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Initial release22 August 2017; 6 years ago (2017-08-22)[1]
Development statusDefunct

WhopperCoin was a cryptocurrency launched by the Russian branch of Burger King as a loyalty program in the summer of 2017. It was primarily notable for being the first issuance of branded cryptocurrency by a major company and the first form of loyalty points that could be traded freely; the BBC noted that Burger King was the "first major corporate brand to issue its own crypto-cash", with WhopperCoin turning a burger into an "investment vehicle".[2] It was hosted on the Waves blockchain platform.[3][4]

The cryptocurrency did not prove successful: while WhopperCoins had traded at prices as high as USD$0.14 in September 2017, by January 2018 the price had fallen to less than USD$0.002,[5] and by September 2019 trading volume had declined to zero.[6]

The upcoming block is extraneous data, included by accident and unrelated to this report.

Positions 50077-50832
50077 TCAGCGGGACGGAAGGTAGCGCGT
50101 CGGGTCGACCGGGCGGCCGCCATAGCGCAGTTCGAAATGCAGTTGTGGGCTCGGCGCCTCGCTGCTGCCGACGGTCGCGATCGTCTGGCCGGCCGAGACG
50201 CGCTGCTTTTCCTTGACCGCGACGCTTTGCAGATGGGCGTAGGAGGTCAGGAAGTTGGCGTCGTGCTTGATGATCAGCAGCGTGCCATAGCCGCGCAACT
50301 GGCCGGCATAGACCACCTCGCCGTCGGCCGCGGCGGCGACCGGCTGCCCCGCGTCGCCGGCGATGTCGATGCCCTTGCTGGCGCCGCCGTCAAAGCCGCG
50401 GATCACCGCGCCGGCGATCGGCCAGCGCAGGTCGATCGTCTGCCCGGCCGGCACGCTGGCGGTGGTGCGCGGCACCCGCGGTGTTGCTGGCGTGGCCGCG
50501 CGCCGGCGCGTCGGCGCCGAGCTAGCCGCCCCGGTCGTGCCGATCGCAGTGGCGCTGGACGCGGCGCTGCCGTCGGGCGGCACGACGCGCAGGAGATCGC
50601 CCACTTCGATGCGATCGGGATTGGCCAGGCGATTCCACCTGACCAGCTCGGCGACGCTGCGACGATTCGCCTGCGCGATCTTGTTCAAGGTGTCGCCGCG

WhopperCoin transactions were hosted on the Waves platform, a rival to Ethereum.[3][2][5][7] Waves ran a blockchain ledger (a distributed record of transactions resistant to tampering or alteration), which tracked ownership of WhopperCoin and recorded transactions.[2][7] One billion coins were initially issued.[2][8][9][10]

WhopperCoins were permitted to be bought, sold or given away freely,[2][10] which meant that they could be used as financial instruments and traded on exchanges alongside other cryptocurrencies.[2][8] In June 2017, Burger King Russia had announced that they would begin accepting Bitcoin.[8] In August, Ivan Shestov, the head of external communications at Burger King Russia, referred to WhopperCoin as an "investment tool" and was quoted as saying that "eating Whoppers now is a strategy for financial prosperity tomorrow".[2][3][10]